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oil + air mixture ensures less friction at the work piece-tool interface because of the excellent lubricating properties of the oil and cooling of the part provided by compressed air. Sharma et al. [4] conducted a review on MQL for manufacturing processes, tool wear, surface roughness, cutting force, temperature dissipation. MQL show noticeable progress in performance as compared with dry and flood lubrication. It is clear that minimum quantity lubrication not only helps to improve the ecological friendliness, but can also boost the machining performances. Chetanet al. [5] in their research finding, summarized of entirely the evolving sustainable manufacturing methods in machining for the green and cleaner manufacturingand categorized various sustainable methods in metal machining, with the purpose to make the machining process more economical and environment friendly. Now-a-days, among several machining techniques, the manufacturers and research scholars are more focusing on MQL due to its eco-friendly nature. The MQL technique is applicable to various machining process basically on grinding, turning, drilling and milling. As a blend of two machining, dry as well as wet, the MQL machining technique leagues the positive outcome of both techniques. The merits of MQL are evident in various fields likely as reducing the production costs, lawful demands and labor health. This paper summarizes the research progress of MQL (green machining technology) in the last two decades for the various machining processes. The major aim of this review paper is to first describe the MQL technology systematically, its requirements for cutting fluid are analyzed, and the role of cutting fluid in MQL cutting is discussed. In the next session, the work of various researchers is reported; the results or outcome of MQL using several types of Nano-lubricants and traditional cutting fluid is segregated based on various cutting operations (Turning, Drilling, Grinding and Milling).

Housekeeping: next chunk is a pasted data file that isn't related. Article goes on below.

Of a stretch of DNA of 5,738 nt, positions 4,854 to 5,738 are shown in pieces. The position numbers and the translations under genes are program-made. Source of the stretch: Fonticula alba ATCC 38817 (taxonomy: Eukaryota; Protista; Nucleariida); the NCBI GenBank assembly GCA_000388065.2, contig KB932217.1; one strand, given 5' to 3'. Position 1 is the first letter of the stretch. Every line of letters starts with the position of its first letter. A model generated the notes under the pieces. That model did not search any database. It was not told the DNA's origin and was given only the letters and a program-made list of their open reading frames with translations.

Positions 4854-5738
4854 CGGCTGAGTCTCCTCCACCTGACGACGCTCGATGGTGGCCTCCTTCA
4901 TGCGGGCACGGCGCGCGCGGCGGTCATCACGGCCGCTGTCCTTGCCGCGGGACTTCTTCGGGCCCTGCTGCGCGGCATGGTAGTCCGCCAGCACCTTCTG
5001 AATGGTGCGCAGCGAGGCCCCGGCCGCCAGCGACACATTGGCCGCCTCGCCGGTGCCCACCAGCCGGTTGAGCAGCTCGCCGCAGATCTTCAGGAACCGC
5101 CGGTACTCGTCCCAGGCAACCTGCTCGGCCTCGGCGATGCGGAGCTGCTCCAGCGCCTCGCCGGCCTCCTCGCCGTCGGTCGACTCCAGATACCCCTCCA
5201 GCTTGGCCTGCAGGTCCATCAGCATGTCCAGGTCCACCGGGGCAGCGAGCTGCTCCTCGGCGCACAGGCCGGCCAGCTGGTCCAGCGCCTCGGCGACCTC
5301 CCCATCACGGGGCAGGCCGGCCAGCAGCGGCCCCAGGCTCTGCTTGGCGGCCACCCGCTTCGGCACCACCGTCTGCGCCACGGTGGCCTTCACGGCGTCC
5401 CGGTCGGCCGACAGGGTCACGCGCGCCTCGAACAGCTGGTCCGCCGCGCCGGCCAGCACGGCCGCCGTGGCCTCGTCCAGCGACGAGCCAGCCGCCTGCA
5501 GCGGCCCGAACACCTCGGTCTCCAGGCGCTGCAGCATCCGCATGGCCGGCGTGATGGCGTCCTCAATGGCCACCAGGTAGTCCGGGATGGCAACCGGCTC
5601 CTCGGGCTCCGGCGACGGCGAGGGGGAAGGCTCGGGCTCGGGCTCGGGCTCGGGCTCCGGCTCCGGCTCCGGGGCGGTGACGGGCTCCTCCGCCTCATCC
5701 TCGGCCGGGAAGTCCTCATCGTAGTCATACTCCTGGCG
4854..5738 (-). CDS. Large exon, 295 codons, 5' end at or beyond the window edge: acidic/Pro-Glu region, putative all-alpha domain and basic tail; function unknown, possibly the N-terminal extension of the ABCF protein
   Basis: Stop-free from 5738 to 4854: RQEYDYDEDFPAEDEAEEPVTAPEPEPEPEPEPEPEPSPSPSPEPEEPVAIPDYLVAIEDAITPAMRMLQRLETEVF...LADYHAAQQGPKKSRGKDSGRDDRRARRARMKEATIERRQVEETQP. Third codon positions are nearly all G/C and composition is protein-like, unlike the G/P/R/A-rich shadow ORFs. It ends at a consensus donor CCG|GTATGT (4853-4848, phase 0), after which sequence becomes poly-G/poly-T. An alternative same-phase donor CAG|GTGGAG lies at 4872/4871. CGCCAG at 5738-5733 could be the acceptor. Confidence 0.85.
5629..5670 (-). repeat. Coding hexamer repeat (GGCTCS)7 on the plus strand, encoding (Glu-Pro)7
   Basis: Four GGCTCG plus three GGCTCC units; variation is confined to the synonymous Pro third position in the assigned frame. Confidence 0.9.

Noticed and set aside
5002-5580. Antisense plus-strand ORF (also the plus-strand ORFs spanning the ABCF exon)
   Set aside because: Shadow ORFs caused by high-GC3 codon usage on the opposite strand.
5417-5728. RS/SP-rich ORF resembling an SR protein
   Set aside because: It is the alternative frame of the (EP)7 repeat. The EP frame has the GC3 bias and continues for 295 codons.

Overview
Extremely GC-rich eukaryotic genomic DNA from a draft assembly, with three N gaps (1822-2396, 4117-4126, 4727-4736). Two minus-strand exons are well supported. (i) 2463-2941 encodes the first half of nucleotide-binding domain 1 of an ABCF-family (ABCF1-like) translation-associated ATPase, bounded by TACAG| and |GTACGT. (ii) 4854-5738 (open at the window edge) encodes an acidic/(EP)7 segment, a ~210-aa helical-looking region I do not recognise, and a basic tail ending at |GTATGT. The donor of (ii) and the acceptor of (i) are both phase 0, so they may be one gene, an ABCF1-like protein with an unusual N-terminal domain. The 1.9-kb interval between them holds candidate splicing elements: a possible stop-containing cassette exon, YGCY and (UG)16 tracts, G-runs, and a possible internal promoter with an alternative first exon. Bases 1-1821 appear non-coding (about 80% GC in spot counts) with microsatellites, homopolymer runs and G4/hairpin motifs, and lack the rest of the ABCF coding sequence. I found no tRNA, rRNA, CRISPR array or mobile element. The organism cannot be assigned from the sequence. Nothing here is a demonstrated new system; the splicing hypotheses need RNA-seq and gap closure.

MINIMUM QUANTITY LUBRICATION (MQL) Astakhov [6] stated that minimum quantity lubrication (MQL), which is also referred as near-dry machining (NDM) is a procedure used to provide tiny particles of lubrication fluid to the machining region. A lesser amount of lubricating fluid is conveyed to the machining region supported by compressed air and transformed via orifices into tiny particles (atomization). These tiny particles are supplied to the machining region in the form of air borne particles, a gaseous suspension of liquid particles also known as aerosol. An idealized condition of MQL can be seen in below figure 1(a), in which a small oil particle is carried by the air in the atomized state and moves straight to the tool working region. Classification of Minimum Quantity Lubrication System In general, there are two types of MQL system. The first type is known as an internal system. In the internal system, oil and air is mixed in a mixing chamber before being delivered to the cutting zone through a single nozzle pipe. Meanwhile, the second type, or external system, an oil-air mixture is carried out in the nozzle tip and the air borne particles are formed just after the nozzle tip. The oil is supplied in small quantities through a pipe to the nozzle tip where the air, flowing from a different pipe, will force the oil to the cutting zone. The difference between the external system (T-1) and internal system (T-2) is illustrated in below figure 1(b).